2010 has been an eventful year for many. On (more than) a few occasions I’ve pondered the possibilities of a ‘magic wand’ but alas magic is, for the time being at least, beyond my capabilities.
With this in mind, I introduce the iWish*. Available from January 2012 the iWish is here to grant your wish. (Perhaps. If you make a reasonable wish.)
The iWish is a subscriber service. On purchase of the iWishbone the subscriber pays a monthly fee (currently undisclosed) and has the option of making three wishes, and also granting wishes for others. On granting wishes for others they can accumulate further opportunity to make a wish. The subscriber fee contributes to a central pot from which (beyond the service support fees) wishes are granted.
Consider ‘Jeru’ a 24 year old English student who wishes that she could get flights to Australia to visit her dying aunt. Her wish is submitted to a central wishing well and through a crowd (subscribers) voting system rises through the system according to the perceived merit of the wish. On reaching the top her wish is granted and financed through the collective pot.
Alternatively someone with the necessary resources (perhaps airline company) has the opportunity to grant the wish for Jeru, in turn receiving another chance at making a wish or the social capital of being a kindly human.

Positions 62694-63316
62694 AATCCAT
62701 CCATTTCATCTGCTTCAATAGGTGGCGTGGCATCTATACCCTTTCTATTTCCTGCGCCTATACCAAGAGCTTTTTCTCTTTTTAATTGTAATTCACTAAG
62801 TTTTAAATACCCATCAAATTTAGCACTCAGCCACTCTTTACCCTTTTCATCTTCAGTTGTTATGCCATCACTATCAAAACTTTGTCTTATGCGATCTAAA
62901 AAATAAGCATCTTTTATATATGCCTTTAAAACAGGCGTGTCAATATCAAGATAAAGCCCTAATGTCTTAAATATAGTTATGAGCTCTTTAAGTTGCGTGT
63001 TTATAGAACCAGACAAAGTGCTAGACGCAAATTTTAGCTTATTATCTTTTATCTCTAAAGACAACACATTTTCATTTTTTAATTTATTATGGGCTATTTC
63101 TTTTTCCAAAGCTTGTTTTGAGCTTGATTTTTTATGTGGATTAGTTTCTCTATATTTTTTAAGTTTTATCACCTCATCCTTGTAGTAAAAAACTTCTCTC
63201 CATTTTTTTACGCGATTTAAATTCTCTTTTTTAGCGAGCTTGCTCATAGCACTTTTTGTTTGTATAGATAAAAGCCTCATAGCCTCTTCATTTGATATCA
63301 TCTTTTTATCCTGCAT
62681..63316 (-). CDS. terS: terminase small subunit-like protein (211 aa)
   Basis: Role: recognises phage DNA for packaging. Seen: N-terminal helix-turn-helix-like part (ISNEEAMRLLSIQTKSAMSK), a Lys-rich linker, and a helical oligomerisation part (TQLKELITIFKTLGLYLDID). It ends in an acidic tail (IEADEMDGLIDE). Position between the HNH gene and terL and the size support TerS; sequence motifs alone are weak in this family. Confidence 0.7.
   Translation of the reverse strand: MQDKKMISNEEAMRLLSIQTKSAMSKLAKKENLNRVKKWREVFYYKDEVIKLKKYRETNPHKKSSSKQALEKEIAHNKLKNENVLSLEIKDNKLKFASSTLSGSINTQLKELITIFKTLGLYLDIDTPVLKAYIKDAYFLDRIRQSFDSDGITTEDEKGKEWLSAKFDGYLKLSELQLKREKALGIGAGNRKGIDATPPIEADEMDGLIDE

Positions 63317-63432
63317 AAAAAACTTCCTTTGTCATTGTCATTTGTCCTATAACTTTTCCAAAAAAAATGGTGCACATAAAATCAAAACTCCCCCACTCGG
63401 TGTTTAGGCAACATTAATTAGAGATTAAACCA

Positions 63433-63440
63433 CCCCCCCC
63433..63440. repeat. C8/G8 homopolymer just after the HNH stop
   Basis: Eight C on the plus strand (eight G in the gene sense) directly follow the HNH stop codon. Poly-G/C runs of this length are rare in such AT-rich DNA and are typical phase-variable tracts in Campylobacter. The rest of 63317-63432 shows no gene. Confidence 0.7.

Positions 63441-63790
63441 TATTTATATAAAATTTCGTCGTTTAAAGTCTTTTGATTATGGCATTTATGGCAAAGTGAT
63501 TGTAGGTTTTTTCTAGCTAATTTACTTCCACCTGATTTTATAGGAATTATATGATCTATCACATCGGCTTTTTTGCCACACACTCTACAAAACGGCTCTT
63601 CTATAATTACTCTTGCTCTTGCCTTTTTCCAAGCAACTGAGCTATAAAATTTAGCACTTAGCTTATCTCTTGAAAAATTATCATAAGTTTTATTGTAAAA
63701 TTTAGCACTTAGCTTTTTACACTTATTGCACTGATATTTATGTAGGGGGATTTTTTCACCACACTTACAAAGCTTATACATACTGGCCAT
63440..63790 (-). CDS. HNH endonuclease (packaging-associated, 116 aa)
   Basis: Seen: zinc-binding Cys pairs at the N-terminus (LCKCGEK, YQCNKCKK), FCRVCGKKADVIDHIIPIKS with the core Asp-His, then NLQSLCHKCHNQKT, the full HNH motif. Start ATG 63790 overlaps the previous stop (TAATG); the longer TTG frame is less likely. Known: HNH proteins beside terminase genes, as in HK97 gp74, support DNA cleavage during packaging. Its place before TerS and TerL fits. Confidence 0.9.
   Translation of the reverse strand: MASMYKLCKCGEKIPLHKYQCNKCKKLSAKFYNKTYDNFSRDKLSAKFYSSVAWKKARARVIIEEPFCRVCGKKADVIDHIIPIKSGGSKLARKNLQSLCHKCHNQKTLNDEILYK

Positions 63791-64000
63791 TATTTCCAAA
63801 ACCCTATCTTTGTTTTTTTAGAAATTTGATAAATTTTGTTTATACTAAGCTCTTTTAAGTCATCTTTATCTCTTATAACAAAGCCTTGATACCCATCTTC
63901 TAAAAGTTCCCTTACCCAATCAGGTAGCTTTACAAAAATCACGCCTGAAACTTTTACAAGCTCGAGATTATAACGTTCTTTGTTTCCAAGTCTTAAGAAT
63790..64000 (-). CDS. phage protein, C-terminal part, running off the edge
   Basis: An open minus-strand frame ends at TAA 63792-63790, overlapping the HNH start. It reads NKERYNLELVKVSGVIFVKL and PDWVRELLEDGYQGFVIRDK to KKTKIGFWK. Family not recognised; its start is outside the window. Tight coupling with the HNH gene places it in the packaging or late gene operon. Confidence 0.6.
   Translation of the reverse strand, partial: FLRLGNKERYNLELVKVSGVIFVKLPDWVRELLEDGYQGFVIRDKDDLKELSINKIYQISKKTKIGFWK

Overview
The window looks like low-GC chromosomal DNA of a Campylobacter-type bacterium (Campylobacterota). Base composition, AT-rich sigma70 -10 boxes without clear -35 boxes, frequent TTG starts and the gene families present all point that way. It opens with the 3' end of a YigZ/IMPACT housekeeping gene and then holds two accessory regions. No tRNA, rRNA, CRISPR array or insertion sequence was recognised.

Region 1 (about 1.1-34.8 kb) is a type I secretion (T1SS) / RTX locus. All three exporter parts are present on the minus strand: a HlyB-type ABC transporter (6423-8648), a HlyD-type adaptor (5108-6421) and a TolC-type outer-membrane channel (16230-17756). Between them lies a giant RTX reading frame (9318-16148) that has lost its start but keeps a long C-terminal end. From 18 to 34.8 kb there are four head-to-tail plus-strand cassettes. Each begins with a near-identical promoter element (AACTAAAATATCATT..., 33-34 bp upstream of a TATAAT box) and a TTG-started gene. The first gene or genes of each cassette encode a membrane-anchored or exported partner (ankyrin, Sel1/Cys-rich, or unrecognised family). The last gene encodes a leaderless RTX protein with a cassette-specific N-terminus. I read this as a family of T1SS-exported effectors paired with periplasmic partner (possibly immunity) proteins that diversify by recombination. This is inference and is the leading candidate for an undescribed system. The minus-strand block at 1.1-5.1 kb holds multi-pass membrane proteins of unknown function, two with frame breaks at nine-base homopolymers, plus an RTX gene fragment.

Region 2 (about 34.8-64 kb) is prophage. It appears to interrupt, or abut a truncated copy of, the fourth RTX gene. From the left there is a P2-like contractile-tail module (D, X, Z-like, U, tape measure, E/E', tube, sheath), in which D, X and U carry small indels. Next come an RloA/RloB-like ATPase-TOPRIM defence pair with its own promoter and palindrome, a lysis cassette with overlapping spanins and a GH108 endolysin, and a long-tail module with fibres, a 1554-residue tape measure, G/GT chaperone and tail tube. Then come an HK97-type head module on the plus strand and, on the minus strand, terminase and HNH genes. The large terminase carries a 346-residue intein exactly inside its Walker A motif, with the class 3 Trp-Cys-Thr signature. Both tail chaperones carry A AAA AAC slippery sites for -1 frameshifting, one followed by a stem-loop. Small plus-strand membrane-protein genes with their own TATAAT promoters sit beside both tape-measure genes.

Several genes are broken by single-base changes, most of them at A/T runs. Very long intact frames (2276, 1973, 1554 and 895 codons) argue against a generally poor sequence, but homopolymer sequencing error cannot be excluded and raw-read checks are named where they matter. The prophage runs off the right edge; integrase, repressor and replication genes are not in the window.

With a focus on engaging philanthropists, media bodies, industry and charity bodies this charity model harnesses the potential of crowd sourcing, social media, collaborative consumption and a few other sprinklings of magic dust to make the world a better place.
Why? My research this year has taken me on an interesting journey. I worked with an SME to develop a smart healthcare side to their business, using sensor network technology to create networked and smart healthcare spaces, designed a 3D positioned aurally immersive London conceptual soundscape presenting London with a whole new layer to explore, worked on ThinkingCap, an augmented networking tool to make social interactions easier and richer and a new educational system built upon emerging marketplaces and finally a toolkit aimed at enabling user led design of smarthomes (to name but a few).
Much of this research is built upon mash-ups of emerging trends, new technologies and the evolution of the internets and the society that we exist within. Mashing such trends and capabilities is where the interesting things happen. *The above therefore is not out of the question.